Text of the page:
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The State University of New York, Office of International Programs and SUNY campuses have been organizing and sponsoring a Model European Union since 1988, which was the first intercollegiate Model EU in the United States. See "How SUNYMEU began."
The Model European Union is an adaptation of the popular Model Union (MUN), but differs in its conception, organization, roles, and outcomes. The MUN is, by and large, a simulation for students of diplomacy and foreign affairs, while the Model EU (MEU) simulates some aspects of the institutional structures and decision-making processes of the European Union. Much of the complexity of the MEU stems from the fact that it is, at a minimum, a rule-making governmental system. Most scholars, however, regard it as being more than this, though the terms they use to describe it vary. Some, for example, view it as a rather special type of international organisation (IO). Some emphasize that it has state-like properties. And some suggest it is a quasi-federal system. SUNYMEU simulates a European Council summit. SUNYMEU typically simulates the end of a six-month Presidency.
SUNYMEU is managed by a faculty director who is assisted by a student director and several student assistants. The SUNYMEU Council, comprised of SUNYMEU faculty advisors, assist the director in developing the SUNYMEU program and the parallel faculty research conference.
All higher educational institutions are eligible to attend on a first-serve-first-come basis regardless of location or affiliation. Several institutions from outside the SUNY system field delegations. For SUNYMEU 2010 we had just over 125 participants from all over the State University of New York system (New Paltz, Cortland, Fredonia, Buffalo State, Jamestown Community College), two private schools in the US (Ithaca College and Drake University), and 10 European universities (University of Limerick, National University of Ireland, Exeter University, Loughborough, Manchester Metropolitan in the UK, Vesalius College, Belgium, Izmir University, Turkey, American University of Bulgaria, Babes Bolyai, Romania, and Wildau University of Applied Sciences, Germany).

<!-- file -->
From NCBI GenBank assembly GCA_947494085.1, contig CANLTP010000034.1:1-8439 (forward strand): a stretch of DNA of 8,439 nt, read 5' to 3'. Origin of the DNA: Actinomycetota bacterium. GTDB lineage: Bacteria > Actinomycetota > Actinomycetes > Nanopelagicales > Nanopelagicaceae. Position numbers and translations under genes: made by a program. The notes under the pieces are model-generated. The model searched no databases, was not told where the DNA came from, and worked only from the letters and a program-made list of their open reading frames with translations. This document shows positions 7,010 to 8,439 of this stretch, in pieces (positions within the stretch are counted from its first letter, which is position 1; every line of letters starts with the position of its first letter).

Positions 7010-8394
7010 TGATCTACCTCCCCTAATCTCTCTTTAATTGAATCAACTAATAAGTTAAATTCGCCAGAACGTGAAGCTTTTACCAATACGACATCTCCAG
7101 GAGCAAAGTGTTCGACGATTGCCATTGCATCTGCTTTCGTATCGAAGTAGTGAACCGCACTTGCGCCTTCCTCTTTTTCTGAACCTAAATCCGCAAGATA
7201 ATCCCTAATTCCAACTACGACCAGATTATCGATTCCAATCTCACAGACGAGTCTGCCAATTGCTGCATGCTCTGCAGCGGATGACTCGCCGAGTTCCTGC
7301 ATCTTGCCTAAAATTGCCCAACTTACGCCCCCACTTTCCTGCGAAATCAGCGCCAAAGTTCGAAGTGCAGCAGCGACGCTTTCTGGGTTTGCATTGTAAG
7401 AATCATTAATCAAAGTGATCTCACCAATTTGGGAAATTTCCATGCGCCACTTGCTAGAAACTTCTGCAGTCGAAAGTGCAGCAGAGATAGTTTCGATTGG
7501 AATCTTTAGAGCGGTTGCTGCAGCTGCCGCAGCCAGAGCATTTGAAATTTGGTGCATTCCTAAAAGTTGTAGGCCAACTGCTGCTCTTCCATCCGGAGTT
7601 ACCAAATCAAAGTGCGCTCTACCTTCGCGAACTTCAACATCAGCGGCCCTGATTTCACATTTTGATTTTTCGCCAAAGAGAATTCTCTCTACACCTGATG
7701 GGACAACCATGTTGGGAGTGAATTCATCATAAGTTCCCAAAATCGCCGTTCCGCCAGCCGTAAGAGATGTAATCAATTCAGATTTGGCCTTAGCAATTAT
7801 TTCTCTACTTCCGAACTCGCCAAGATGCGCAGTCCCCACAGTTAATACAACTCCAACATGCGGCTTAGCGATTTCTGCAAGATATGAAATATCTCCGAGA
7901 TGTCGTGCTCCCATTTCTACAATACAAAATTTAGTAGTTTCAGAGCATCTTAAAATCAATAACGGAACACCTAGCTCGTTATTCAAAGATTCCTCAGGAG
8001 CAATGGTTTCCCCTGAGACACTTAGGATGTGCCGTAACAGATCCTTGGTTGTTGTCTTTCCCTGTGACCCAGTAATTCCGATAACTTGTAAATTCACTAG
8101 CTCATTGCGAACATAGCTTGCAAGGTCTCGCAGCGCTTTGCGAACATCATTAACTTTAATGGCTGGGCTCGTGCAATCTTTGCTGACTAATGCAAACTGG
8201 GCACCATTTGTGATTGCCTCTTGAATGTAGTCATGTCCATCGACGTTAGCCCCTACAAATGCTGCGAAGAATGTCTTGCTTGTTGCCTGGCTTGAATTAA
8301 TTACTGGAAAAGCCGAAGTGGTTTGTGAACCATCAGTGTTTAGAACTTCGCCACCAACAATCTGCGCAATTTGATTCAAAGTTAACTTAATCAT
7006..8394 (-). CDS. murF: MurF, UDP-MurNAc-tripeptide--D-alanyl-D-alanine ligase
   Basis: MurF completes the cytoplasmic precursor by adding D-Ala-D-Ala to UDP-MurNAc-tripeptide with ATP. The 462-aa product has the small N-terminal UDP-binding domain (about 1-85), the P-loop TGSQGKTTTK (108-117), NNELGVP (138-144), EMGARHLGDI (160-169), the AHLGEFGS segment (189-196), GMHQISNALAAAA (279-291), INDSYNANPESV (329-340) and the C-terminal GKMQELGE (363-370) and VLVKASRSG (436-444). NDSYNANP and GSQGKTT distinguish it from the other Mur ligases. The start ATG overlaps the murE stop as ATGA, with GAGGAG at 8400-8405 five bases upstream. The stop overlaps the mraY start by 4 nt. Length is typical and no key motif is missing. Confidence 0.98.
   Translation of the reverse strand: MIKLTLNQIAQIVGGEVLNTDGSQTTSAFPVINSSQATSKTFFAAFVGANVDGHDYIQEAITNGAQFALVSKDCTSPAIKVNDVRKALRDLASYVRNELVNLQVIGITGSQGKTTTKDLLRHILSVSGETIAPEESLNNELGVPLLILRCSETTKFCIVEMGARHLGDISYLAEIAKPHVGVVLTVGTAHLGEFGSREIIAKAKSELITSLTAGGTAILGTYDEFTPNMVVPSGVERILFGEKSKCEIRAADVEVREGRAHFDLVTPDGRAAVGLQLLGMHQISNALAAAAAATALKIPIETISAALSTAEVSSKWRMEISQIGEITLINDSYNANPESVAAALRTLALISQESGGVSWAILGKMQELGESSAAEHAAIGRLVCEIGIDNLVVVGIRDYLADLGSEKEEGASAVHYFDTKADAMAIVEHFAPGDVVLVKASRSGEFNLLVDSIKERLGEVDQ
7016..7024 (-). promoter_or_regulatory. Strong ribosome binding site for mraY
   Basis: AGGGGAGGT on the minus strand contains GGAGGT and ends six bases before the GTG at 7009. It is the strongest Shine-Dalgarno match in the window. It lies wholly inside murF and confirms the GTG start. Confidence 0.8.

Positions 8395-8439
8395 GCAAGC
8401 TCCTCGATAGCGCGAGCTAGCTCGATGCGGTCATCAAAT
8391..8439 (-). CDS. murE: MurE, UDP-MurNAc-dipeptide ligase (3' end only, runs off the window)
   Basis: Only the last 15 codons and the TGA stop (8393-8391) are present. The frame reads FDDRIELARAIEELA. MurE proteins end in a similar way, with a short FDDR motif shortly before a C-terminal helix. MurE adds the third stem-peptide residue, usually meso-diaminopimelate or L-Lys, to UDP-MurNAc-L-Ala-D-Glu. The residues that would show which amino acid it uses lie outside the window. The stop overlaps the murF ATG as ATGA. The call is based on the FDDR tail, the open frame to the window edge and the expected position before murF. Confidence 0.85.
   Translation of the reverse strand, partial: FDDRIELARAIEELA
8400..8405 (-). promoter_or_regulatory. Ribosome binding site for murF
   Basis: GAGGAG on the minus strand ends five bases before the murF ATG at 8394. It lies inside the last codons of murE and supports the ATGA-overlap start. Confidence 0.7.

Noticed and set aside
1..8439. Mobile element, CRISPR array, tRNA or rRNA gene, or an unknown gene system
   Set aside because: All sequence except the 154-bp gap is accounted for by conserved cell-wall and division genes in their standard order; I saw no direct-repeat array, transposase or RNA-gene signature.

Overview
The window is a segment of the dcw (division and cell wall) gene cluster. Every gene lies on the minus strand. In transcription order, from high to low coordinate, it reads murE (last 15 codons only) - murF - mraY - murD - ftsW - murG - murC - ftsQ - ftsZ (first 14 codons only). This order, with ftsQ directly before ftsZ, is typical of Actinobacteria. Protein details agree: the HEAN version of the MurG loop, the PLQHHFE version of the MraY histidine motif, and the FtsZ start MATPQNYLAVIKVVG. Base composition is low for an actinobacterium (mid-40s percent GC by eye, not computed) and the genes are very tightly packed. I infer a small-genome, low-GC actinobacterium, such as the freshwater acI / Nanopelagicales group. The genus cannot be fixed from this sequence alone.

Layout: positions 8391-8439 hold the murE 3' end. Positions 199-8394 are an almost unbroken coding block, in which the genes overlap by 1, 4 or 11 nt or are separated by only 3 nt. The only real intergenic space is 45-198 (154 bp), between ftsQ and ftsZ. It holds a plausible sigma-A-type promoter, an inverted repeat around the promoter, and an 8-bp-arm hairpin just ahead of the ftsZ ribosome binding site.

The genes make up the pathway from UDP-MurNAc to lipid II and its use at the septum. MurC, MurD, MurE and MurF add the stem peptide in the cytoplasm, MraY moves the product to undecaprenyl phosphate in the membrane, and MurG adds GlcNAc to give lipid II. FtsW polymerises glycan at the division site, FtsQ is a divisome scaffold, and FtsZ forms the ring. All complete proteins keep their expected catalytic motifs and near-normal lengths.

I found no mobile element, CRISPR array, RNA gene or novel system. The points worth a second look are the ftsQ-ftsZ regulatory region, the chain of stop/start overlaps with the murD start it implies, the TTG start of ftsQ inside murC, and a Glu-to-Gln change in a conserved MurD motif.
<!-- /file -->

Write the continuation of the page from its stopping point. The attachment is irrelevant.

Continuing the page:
Purpose of SUNYMEU:
The overall purpose of SUNYMEU is to simulate a European Council summit. The advance preparations and the simulation should give all participants a better understanding of the EU; of international and supranational organizations in general; of the EU Member states, their peoples, politics, and policies; and of major current issues of international relations. Also, the simulation should provide the participants with opportunities to develop their skills and techniques at negotiation and conflict resolution, public speaking, debate, expository writing, logic and reasoning, small-group dynamics, leadership, and problem-solving. (See SUNY Guide to the Model European Union for a primer on the EU and guidelines for SUNYMEU.)Host Campuses:
SUNYMEU has been hosted by SUNY Brockport (where it originated as "SUNYMEC"), SUNY Fredonia, and is currently hosted by SUNY New Paltz. Since 1992, SUNYMEU has taken place in a EU candidate or member state each even year, including Belgium (University of Leuven), the Czech Republic (VSE University in Prague), Ireland (University of Limerick), Luxembourg, the Netherlands (Tilburg University), and Turkey (Izmir University). SUNYMEU returns to SUNY New Paltz in the spring of 2011. Contact the SUNYMEU Director. SUNYMEU has received financial support from several institutions and agencies, including the European Commission, D.C. Delegation, host SUNY campuses, the Institute for European Union Studies at SUNY, and the Office of International Programs, SUNY System Administration.
To learn more about participating in our 2011 simulation (hosted by SUNY New Paltz, 14-16 April), visit the SUNYMEU informational page. We are also on Facebook: search groups for “SUNY Model European Union.”
SUNY Model EU 2009 Student delegates: Natalie Annesi, SUNY New Paltz; Yolanda Rondon & Tim Walters, Buffalo State; and Kambize Pembele, Manchester Metropolitan University, UK.